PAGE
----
My next attempted creation will be a soppressata. I say attempted because this one didn't turn out with a positive result. I decided to post all results of each attempt as without failures we don't learn, and without learning we can't become educated. I'll keep this post shorter and to the point with an explanation as to why the attempt failed and what the suspect salami will look like.
The recipe for this salami (which was also my first) is as follows:
8 lbs. Pork shoulder
2lbs Fat Back
6 Tbs Kosher Salt
1 cup Powdered Milk
2 Tbs Dextrose
2 tsp Cure #2
4tsp White pepper
1 Tbs Garlic Powder
1 Tbs Red pepper flakes
1/2 tsp starter culture (I used F-RM-52 for this batch)
1/2 cup dry wine
The recipe was taken from
I mixed my spices well in a spice grinder until well mixed.
Adding to the meat prior to grinding I put in my wine, then starter culture. I believe this is where i went wrong. Adding the starter culture before the wine was properly mixed into the meat well enough brought the two into contact with one another with the alcohol killing the culture before it had time to react.
The result was apparent immediately following the fermentation process with the casing separating from the salami showing a odder brownish tint rather that a healthier red tint that the fermentation process will usually display. Here they are after being stuffed and tied.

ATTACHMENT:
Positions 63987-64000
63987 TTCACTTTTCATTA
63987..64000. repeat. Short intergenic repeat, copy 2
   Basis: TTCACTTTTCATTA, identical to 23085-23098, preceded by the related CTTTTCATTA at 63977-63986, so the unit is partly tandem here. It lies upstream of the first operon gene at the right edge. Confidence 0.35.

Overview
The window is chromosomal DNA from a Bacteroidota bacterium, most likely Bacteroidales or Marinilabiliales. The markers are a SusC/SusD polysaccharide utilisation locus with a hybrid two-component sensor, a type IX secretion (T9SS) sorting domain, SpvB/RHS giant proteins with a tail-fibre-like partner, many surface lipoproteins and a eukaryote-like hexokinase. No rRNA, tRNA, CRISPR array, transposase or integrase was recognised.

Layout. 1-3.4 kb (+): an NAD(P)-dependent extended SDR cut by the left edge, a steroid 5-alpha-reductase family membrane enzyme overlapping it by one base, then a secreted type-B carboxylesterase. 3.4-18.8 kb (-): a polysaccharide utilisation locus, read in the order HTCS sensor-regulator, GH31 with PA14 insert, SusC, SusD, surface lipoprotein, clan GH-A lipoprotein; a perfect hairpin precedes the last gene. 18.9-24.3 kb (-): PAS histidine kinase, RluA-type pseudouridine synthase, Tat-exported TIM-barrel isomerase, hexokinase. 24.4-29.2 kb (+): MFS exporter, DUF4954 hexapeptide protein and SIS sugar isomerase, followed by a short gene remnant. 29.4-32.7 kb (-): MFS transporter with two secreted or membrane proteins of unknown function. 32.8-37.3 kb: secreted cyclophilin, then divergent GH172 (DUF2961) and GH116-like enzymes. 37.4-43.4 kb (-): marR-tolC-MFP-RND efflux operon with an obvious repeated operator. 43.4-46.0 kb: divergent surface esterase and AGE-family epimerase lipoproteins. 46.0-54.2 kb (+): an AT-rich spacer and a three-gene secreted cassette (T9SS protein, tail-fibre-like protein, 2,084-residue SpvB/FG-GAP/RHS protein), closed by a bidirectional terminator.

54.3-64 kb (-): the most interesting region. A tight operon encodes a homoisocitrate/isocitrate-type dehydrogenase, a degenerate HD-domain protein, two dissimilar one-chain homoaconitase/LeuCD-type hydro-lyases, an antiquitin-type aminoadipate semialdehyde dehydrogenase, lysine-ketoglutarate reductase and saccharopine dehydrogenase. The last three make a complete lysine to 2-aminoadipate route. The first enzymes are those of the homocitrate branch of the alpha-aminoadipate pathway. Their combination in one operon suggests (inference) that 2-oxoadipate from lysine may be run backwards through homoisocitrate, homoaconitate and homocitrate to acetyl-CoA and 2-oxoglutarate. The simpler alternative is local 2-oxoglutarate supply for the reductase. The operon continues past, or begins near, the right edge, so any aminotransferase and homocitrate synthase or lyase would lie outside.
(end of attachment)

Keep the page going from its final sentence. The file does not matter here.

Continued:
A photo below will show the two different colors as they appeared.
In review, notice the salami to the far right both front and rear. You may notice the difference in appearance with the healthier red color of the other salamis in front and the rather tan or browner colored salami directly behind it.
The result was even further apparent when the salamis were cut and observed though the cross section.
Though it didn't look so bad, the tell tale smell was quite evident that something had gone horribly wrong. Whenever you notice things that are not quite right, follow your instincts as you are given these for a reason. The nose always knows!
Personally, given the odor, I don't think they could have been mistaken for a healthy tasty salami.
I was able to communicate my concerns with the author of the recipe and he was gracious enough to express his concerns and suggestions. As a benefit in following his advice I now know what I did wrong, the results and can pass this knowledge on to others.
So, that's it. Two for the bin!
Next.... Felino Salami